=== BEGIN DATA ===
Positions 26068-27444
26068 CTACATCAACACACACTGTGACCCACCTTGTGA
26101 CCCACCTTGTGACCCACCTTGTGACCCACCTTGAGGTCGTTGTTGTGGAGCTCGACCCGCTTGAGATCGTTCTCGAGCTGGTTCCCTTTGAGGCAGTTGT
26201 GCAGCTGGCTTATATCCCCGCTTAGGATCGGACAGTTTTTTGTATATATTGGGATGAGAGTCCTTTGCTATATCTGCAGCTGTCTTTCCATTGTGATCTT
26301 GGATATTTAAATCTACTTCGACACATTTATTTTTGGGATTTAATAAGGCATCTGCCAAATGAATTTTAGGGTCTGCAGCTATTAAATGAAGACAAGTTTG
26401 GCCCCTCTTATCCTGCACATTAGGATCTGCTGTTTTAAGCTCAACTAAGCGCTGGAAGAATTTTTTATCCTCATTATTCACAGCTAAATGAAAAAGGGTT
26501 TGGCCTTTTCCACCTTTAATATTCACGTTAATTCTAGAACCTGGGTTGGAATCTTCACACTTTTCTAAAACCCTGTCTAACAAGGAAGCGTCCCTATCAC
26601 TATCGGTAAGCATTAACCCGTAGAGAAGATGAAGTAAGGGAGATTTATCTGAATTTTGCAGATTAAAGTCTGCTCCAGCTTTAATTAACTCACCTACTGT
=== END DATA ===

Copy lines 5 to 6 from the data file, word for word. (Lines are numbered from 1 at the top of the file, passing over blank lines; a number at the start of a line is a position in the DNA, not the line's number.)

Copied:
26301 GGATATTTAAATCTACTTCGACACATTTATTTTTGGGATTTAATAAGGCATCTGCCAAATGAATTTTAGGGTCTGCAGCTATTAAATGAAGACAAGTTTG
26401 GCCCCTCTTATCCTGCACATTAGGATCTGCTGTTTTAAGCTCAACTAAGCGCTGGAAGAATTTTTTATCCTCATTATTCACAGCTAAATGAAAAAGGGTT